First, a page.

Frank Solomon


“Talk to Frank.”

Professor Frank Solomon is a human being who cares about and respects students. He truly listens, and he understands. For these reasons, when someone in Course 7 is having trouble, be it academic, professional, or personal, they are advised to “go talk to Frank.” One such student recalls, “That single conversation was more helpful to my professional life than any other I have ever had, and I will always consider Frank the most caring person I know at MIT.” This is because Frank’s advice is centered on what is good for the student, even if it is not the best for MIT or the department.

Frank Solomon’s caring and effective style of teaching was already recognized by his department. He was awarded a School of Science Prize for Excellence in Graduate Teaching, in 2011. What makes Frank’s impact unique is that students come to him with the big issues. When graduate students encounter difficulties that drive them to question their career decisions, they find Frank—even when he is not their advisor or mentor. One student, who, after a series of trials, was overwhelmed with anxiety and considered leaving the program, writes, “Without his help, I do not know if I would be in the better state that I am in today. I truly feel that he cares about me as a person and as a student who wants to be successful.”

Frank’s own path to academia may lend him the ability to connect and to understand. As described by Frank, that path “is most notable for its extreme bumpiness.” Frank was the first person in his family to graduate from high school. He went on to attend Harvard University, where he describes being “completely unprepared.” But once he learned to stay afloat, he “started swimming everywhere,” and graduated with a degree in history. Solomon later attended graduate school in biology, at Brandeis University, and eventually came to MIT in 1974.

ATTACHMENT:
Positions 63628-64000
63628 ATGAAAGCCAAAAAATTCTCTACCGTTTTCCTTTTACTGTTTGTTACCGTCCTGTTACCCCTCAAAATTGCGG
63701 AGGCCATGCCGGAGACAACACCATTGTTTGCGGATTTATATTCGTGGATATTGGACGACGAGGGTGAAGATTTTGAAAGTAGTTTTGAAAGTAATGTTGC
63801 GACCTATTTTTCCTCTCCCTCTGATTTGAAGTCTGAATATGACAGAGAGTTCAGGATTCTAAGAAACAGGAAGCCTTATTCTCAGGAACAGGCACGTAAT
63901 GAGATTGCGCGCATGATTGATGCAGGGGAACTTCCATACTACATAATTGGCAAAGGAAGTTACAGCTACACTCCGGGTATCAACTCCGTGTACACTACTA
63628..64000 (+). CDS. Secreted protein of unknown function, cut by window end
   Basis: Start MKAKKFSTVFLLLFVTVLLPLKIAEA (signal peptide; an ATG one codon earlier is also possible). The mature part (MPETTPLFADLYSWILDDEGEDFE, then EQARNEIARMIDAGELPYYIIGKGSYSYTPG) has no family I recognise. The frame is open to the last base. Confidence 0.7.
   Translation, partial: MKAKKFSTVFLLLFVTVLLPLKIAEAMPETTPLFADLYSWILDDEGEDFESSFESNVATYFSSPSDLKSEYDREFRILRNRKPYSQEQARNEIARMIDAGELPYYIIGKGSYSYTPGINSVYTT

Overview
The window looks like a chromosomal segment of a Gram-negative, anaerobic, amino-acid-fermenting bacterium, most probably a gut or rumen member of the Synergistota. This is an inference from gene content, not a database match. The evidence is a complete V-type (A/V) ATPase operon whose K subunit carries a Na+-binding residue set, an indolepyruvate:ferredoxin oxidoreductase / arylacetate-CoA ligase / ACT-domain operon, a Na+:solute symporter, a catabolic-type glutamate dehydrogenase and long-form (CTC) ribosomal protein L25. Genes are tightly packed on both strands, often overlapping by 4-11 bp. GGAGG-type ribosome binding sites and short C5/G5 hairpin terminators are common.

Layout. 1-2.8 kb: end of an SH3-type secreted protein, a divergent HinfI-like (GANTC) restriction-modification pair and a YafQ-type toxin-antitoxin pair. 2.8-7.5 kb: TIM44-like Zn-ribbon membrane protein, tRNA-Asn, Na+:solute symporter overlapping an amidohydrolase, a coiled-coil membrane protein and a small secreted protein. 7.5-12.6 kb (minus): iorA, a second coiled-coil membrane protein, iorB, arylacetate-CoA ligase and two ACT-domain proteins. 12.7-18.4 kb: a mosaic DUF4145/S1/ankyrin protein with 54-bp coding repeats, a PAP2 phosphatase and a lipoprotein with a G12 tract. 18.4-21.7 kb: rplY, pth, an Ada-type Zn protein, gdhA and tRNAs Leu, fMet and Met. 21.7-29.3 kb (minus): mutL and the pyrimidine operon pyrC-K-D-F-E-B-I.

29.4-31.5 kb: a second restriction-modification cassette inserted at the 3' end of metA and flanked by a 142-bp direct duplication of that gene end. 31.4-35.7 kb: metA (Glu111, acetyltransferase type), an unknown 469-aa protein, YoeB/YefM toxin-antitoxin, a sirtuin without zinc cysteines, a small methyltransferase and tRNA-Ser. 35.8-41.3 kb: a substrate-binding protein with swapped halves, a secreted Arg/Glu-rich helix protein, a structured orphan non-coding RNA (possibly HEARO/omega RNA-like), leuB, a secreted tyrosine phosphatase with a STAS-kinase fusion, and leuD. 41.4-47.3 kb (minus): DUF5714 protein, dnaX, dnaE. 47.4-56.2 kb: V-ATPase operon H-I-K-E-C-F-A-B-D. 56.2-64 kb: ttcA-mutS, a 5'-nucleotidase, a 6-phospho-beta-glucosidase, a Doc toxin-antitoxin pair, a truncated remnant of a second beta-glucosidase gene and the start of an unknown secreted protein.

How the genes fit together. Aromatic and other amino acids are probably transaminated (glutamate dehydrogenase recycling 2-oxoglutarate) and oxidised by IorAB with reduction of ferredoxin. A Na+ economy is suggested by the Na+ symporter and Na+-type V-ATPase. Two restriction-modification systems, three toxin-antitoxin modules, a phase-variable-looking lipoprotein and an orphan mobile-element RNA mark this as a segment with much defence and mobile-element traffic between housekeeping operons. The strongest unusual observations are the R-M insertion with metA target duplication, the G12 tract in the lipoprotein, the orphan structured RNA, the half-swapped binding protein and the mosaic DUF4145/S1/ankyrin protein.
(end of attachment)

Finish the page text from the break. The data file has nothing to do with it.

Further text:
His research has focused on the importance of microtubules in the maintenance of cell shape and organization of the cytoplasm, and, further, how the cell regulates their assembly and functional interactions. After serving in a variety of positions in the Biology department, including chair of the graduate committee, Frank’s focus has now turned to teaching.

Solomon believes it is very important to ask, “How are we training people, and for what?” According to Frank, graduate curricula must prepare students for a broader range of career options. The MIT community is fortunate to have such an outstanding student advocate.